Everyone’s surprised by the mere four hours the jury deliberated. Everyone’s worried, too. Naturally. Because it isn’t clear, at all, at any point what’s been about to happen in the trial. Meanwhile, Shapiro and Cochran are at each other’s throats again, as the latter has involved Louis Farrakhan and the Nation of Islam in their protection because of the volatile nature of the trial and its surroundings. For their part, Marcia and Chris try keeping a positive spirit, hoping the quick deliberation means the best for the prosecution.
In jail, Simpson preps for the “big day” – “biggest,” as he says. Even signs a ball for one of the guard’s kids. The guard also seems to give up a bit of good news from a friend guarding the jurors. Uh oh.
Everyone sits, waiting, hearts in every throat, pulse throbbing. Every single person looks stressed, both figuratively and literally on the edge of their seats. The verdict is handed over. Time slows down from O.J’s perspective. Each person watches the verdict pass over to the jury from the bailiff. Everything is by the book. This sequence is super tense, very well filmed and written, so as to draw things out. Even while knowing the verdict already it is still thrilling. The editing even cuts things to a higher level of intensity, too.
When the verdict is read out loud, everyone reacts in amazingly different ways. The racial tension is completely obvious. The editing cuts back and forth between jurors, family members, friends, the streets. An impressive little montage of edits within this scene that made the impact even more weighty. When one of the jurors holds up the Black Panther sign it comes as a whopper to both O.J. and Marcia; especially the former, who finally sees it wasn’t his supposed innocence that got him off, it was the fact he’s black. Therefore, nothing will change, people – some of them – will still see him as a cold-blooded murderer.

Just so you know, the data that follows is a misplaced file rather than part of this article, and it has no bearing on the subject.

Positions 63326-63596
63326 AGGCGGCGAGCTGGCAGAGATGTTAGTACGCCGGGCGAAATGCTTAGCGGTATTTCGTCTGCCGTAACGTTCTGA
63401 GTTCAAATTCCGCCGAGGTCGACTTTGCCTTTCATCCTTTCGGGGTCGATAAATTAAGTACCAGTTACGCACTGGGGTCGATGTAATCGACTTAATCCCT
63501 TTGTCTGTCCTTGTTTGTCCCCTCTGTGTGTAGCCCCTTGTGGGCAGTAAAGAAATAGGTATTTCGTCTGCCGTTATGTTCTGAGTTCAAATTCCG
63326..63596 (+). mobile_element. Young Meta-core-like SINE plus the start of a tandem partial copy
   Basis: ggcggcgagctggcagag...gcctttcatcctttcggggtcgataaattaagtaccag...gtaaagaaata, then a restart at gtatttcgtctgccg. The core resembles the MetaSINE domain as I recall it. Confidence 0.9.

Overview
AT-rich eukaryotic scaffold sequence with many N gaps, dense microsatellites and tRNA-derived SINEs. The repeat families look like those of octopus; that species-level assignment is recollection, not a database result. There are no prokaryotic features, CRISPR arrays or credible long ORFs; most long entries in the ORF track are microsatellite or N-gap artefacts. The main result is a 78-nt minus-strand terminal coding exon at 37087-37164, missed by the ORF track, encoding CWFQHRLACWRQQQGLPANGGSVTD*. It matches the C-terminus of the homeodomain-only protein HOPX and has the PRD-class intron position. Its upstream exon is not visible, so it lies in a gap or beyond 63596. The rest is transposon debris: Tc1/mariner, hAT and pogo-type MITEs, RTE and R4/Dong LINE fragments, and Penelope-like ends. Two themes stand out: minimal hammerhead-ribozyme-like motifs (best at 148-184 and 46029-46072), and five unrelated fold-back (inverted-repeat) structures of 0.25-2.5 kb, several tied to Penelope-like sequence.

In the bathroom, Robert Kardashian (David Schwimmer) loses his lunch, clearly doubting his old dear friend’s guilt. So many reactions that it’s just a gumbo of different opinion all over the place. But even those closest to Simpson have their doubts. Hell, Shapiro was never sure to begin with, so it’s not surprising.
The fallout of the trial is different for everyone, as well. Gil Garcetti (Bruce Greenwood) feels his career will be defined by their loss. Marcia says she’s “ashamed” of herself. Darden wants nothing to do with going out and facing the press. But they stick together. Gil even compliments lark on her class, for not stooping to the level of the press, nor that of the defense and their tactics. Obviously, though, she feels the weight of the decision against her. Amazing acting in this scene, Sarah Paulson gives us more of her excellent portrayal of Marcia Clark; some of the highlights of the series as a whole in this first season.
Many are devastated by the jury’s decision. The Goldmans, The Browns, Garcetti and his entire team, many in the community. They can only pick up the pieces and move on from there, learn from their mistakes and errors in judgements. Clark and Darden do their best to give a press conference, under all the emotion they suffer. Another emotionally charged moment out of this great finale. Then from the crowd someone asks: “Gil – you gonna look for the real killer now?” Whoa. That is a big one, and it hits Garcetti off guard.